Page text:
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Breaking Down Gender Specific Challenges for Women in Addiction Treatment

on Monday, 29 September 2014. Posted in Breaking News, Treatment

Women and men are different in more than just biological ways. The differences between men and women can affect the way they communicate and connect with one another. Because women have certain psychological differences than men, their specific needs can bring up issues when they are receiving addiction treatment.

On a biological level, women metabolize alcohol differently than men and can progress through the stages of alcoholism more quickly. The way that women respond to their problems with addiction can lead to certain challenges in the process of alcohol recovery. With special care and attention to their needs, women can be more successful in their journey to sobriety.

An Increase in Female Alcoholics

Although alcoholism is often considered a “man’s disease” because addiction is more frequent in men than women, there are a growing number of female alcoholics in the U.S. that are struggling to recover. The National Institute for Alcohol and Alcohol Abuse estimates that about 5.5 million drink alcohol excessively placing their health at risk. Men still represent a majority of the alcoholics seeking treatment although their percentage has decreased due to more women checking into recovery centers.

One of the biggest challenges that women in recovery face is the likelihood of having other psychiatric problems associated with their alcoholism. Depression has proven to be more frequent in women than in men and women are also more likely to be exposed to trauma. Depression, on its own or in relation to their alcohol abuse, impacts women at twice the rate of men. Women tend to have pre-existing factors that can influence their addiction such as anxiety, depression and critical internal voice. They also have specific stressors that can contribute to their addiction including relationships with parents and siblings, romantic relationships and work.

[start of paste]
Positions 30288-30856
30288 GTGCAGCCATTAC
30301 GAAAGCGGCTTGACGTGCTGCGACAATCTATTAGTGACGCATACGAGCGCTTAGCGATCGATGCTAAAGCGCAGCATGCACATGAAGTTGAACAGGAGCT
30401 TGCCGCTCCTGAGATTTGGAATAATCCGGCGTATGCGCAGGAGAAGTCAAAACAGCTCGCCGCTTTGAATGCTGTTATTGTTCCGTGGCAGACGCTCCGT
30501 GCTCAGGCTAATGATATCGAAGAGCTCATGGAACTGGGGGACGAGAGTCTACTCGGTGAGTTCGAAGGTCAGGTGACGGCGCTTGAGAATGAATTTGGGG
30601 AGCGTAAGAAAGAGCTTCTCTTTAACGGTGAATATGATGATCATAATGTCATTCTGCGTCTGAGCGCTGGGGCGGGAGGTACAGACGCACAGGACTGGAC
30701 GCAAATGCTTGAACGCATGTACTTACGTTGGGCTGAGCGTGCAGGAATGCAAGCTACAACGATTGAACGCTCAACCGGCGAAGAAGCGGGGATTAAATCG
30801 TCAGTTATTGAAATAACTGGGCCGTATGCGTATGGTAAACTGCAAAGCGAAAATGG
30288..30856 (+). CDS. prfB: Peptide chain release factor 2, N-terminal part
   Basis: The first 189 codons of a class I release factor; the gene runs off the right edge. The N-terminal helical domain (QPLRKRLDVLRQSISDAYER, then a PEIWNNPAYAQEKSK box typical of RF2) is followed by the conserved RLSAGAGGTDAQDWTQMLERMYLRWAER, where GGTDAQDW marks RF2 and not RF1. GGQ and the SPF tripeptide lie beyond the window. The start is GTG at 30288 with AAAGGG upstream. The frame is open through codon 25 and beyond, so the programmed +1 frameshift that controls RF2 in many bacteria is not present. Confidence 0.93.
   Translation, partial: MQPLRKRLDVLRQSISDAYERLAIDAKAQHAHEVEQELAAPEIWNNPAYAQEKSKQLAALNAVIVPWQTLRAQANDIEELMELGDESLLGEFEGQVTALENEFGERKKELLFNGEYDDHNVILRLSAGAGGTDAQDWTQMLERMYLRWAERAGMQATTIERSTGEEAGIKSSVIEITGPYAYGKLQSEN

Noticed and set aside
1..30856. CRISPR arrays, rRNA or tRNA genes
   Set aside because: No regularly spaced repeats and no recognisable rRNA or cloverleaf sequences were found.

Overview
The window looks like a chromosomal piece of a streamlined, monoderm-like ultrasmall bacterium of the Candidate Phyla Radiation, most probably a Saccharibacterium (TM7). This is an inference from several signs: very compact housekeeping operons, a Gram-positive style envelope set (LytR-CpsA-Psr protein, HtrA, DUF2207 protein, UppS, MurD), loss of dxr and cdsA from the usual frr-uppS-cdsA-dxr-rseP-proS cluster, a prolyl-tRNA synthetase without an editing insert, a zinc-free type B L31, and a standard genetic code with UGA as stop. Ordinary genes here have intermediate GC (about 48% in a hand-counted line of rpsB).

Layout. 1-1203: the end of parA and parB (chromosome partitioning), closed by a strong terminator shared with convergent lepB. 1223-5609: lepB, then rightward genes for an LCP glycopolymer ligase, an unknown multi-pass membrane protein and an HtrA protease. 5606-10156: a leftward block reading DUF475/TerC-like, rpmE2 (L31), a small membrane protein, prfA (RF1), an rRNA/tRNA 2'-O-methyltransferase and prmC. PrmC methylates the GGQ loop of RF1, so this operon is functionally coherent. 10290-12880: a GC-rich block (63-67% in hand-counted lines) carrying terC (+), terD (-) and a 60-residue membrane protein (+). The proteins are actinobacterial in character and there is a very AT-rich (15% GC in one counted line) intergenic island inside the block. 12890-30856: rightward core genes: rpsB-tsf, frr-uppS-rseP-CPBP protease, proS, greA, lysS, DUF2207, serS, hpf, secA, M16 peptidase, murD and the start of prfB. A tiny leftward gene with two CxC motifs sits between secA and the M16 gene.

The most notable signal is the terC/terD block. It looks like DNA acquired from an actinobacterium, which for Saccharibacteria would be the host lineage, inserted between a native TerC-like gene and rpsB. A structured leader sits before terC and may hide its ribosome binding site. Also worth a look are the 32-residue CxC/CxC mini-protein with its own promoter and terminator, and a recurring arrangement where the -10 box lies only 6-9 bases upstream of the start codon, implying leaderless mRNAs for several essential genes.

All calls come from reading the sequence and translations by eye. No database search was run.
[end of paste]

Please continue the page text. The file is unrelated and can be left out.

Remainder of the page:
Differences in Women and Men

There are physiological differences that can make it harder for women when dealing with an alcohol addiction. One such issue is the fact that their bodies metabolize alcohol very differently than men. Women have less of the chemical necessary to break down alcohol into a less toxic and neurobiological chemical. As a result of this, women tend to metabolize alcohol much slower and the more alcohol they drink the more of an accumulative effect the drug will have on them. Taking longer to metabolize and digest alcohol can lead to a more toxic effect on the body and women are also exposed to a higher percent of alcohol in the brain.

Because of these physiological differences, men are able to tolerate more alcohol and can drink more to remain within healthy guidelines. Even women who drink socially can run a greater risk of experiencing the toxic effects of alcohol on their body.

Recovery for Alcoholic Women

Women also tend to have different triggers than men that can lead them to drink excessively. One of the biggest triggers that many women have identified is their own critical inner voice. They might have anxiety and depression that leads them to have an inner monologue that could be negative and self-judging. This type of negative self-image and criticism can be a major challenge for them in the process of treatment.

Women also tend to gravitate more toward group therapy when they are receiving addiction treatment. Group therapy seems to be more effective for women who need the sense of community and being a part of a system to get the full effects of recovery. Women tend to experience more success when they seek treatment before hitting “rock bottom”.

Because of the physiological differences, women can be in a dangerous place if they wait too long to enter recovery treatment. The best option for women is to seek recovery early and treat their addiction and psychological issues simultaneously.

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